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Bristol’s own Chris Farrell and Kiran Sande, owner of Blackest Ever Black and new London record store Low Company unveil the first release of their new collaborative project, Silent Street Records, with a part-reissue part-compilation of some of the best works of one of Bristol’s greatest under-the-radar groups, Maximum Joy. A project many months-years in the making, we’re over the moon to finally have this record in our hands. It serves as a loving snapshot and summary of the career of one of the most unique acts to have emerged from Bristol who for whatever reason never quite entered the admittedly astronomically-high-standard canon of great music to have emerged from the city in the past few decades. We sincerely hope this compilation changes that, and brings a fresh audience to a sound that sounds a strikingly fresh today as it did at the time. Such is the love and care that went into the record, we couldn’t not leave the main word to Chris and Kiran, who spent so much of their time making this record a reality. Over to them:

“On a personal level his one has been a long time coming… about 15 years, to be precise. My first encounter with Maximum Joy was around 2001 when Chris Farrell – back then fresh-faced working the counter of Imperial Records (R.I.P.) in Bristol, now boss of the Idle Hands shop and label there (and still fresher-faced than most) – played me the song ‘Silent Street / Silent Dub’, the lesser-spotted B-side of their Stretch 12”. We were in a club, mind, but I think “played me” is still accurate: it was opening time and there was no one else in the room. Quite honestly, I’ve never heard anything that comes close – before or since. On the one hand, it’s quintessential post-punk; on the other hand, in 2017 that broad catch-all tag does a disservice to its sheer vibrancy and musicality. Janine Rainforth’s singing, probably my all-time favourite vocal take, seems to combine an ageless English folk sensibility with both a teenager’s innocence/insouciance and a smoked-out drowsy jazz maturity well beyond her years. Charlie Llewlin’s drumming is broken beat some 20 years ahead of schedule, Dan Catsis’s bassline is heavy-as, and Tony Wrafter’s free-soaring trumpet channels Don Cherry with aplomb. All bound together and ultra-intensified by Dick O’Dell’s vertiginous dub mix. And that’s just Side 1 Track 1. The rest is nearly as good. Very proud to be reissuing this magnificent body of work on a new label with Chris that we’ve called, unimaginatively, Silent Street. 2×12” with download code, and liner notes by Rainforth, Wrafter and Kevin Pearce.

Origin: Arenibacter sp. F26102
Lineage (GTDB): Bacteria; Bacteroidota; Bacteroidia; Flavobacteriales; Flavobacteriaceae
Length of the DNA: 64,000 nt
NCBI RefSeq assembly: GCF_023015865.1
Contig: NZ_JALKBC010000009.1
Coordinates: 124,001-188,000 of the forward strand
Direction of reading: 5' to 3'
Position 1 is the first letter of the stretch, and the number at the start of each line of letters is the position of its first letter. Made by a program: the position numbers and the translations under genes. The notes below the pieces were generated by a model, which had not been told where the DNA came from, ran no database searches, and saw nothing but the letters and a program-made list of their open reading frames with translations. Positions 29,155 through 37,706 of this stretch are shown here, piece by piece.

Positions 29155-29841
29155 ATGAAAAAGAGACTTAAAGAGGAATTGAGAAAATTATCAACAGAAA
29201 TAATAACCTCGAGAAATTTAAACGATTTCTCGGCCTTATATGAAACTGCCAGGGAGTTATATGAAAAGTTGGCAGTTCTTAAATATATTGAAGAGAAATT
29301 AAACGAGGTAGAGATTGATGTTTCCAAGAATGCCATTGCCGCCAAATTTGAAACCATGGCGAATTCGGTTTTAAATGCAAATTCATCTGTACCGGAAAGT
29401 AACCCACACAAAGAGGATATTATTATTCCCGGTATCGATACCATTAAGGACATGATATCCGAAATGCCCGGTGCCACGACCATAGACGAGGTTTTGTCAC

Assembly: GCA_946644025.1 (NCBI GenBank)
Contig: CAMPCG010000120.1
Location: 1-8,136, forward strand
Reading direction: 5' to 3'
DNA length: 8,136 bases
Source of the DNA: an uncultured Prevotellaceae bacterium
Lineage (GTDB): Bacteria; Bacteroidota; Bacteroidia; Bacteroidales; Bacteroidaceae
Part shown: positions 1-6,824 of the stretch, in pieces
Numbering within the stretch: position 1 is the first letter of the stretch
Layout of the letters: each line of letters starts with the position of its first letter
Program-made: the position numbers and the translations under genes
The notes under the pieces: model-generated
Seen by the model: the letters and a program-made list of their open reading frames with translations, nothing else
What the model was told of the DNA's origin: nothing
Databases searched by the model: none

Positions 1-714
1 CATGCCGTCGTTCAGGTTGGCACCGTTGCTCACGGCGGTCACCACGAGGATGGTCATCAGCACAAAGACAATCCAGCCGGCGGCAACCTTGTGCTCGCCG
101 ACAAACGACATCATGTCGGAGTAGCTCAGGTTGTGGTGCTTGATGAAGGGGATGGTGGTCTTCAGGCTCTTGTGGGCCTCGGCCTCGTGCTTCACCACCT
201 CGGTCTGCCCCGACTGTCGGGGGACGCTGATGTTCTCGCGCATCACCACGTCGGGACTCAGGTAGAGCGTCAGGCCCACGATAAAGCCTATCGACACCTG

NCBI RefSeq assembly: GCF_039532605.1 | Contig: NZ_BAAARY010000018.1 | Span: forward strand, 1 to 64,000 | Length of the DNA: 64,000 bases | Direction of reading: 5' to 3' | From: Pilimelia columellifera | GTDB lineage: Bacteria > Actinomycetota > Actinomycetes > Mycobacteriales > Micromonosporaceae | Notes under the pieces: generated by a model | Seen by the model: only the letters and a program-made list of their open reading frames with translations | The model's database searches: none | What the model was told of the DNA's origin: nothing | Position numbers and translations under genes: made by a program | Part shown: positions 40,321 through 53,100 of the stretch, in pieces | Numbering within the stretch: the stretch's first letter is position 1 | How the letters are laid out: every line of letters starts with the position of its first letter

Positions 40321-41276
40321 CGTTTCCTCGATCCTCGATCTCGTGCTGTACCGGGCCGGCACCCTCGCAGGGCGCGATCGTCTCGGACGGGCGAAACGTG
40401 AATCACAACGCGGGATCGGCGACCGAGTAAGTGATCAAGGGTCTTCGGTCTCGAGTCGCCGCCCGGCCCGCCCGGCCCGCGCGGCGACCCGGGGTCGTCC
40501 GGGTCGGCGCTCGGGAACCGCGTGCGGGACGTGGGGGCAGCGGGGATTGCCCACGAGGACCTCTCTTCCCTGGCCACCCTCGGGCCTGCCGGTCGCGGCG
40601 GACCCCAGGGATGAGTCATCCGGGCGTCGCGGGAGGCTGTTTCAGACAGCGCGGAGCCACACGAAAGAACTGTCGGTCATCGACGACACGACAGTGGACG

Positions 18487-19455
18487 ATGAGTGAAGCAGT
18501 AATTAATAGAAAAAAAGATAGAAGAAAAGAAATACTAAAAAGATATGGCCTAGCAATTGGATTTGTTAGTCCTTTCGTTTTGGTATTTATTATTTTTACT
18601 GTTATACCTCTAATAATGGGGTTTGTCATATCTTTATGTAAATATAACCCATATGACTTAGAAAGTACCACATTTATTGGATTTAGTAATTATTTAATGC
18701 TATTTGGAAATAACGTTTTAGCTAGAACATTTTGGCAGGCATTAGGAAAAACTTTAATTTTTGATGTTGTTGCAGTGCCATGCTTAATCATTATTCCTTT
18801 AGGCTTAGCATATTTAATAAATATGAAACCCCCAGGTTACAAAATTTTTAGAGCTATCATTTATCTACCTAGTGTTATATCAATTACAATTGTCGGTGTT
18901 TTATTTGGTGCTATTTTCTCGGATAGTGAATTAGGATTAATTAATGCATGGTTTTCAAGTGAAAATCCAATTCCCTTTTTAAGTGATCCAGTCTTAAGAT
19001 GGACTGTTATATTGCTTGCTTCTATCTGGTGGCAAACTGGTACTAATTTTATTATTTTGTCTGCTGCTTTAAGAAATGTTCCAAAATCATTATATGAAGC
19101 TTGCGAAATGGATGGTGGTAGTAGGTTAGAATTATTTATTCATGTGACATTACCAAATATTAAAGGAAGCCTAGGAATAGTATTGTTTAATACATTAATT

Kiran Sande (Blackest Ever Black) and Chris Farrell (Idle Hands) trigger their Silent Street cooperative with a surefire survey of Maximum Joy’s dub-fuelled punkfunk and pop singles 1981-1982, collected as I Can’t Stand It Here On Quiet Nights. Digging a pivotal point in Bristol’s dub-informed lineage, it reveals the sound of Bristol parties and after-hours blues in the early ‘80s, which would also find success among the punk-funk crowds and hip hop stations of NYC. Fans of Vazz, The Slits, Glaxo Babies, The Pop Group need to check this one!

“I Can’t Stand It Here On Quiet Nights is centred around the trio of singles the band released on Dick O’Dell’s Y Records between 1981-1982. Their first, ‘Stretch’, was licensed to seminal American label 99 Records and soon after became an anthem on the New York club underground, a cult staple at Danceteria and on late-night radio. Closer to home and a shared personal favourite is their first B-side, ‘Silent Street / Silent Dub’: a languid, haunting tribute to long summer nights in St Pauls (where the Idle Hands shop presently resides), and specifically the Black & White Cafe, “where dub-reggae reigned supreme, 24/7”. Llewellin’s mesmerising one-drop kit and Catsis’s outrageously heavy bassline anchor the track, allowing Rainforth’s exquisite vocal and Wrafter’s trumpet to soar within the intense, expressionistic dub mix. In both subject matter and execution it is the definitive Bristol tune.

‘White And Green Place (Extraterrestrial Mix)’, ‘In The Air’, and wistful instrumental ‘Simmer Til Done’ also feature; the non-Y bonus is the 12” version of ‘Do It Today’, Maximum Joy’s contribution to the Fontana compilation Touchdown, which originally came out in ’82 as a white label split with The Higsons.

I Can’t Stand It Here On Quiet Nights is the first official UK vinyl reissue of Maximum Joy material, with sleevenotes by Janine Rainforth, Tony Wrafter and Kevin Pearce. We invite you to acquaint, or reacquaint, yourself with the eclectic, exhilarating work of Bristol’s finest, brightest pop idealists.”

 

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